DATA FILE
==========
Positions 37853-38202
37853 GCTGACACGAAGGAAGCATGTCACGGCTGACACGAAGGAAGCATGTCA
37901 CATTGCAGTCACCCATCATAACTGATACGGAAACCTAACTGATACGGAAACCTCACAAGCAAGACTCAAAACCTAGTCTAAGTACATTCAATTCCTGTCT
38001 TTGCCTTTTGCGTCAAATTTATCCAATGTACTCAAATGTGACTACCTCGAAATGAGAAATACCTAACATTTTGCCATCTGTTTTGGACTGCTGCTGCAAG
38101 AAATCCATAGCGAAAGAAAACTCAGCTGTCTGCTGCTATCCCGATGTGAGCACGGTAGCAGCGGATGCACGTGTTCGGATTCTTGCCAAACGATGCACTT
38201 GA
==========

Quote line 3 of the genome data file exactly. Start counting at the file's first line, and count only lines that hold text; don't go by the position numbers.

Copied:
37901 CATTGCAGTCACCCATCATAACTGATACGGAAACCTAACTGATACGGAAACCTCACAAGCAAGACTCAAAACCTAGTCTAAGTACATTCAATTCCTGTCT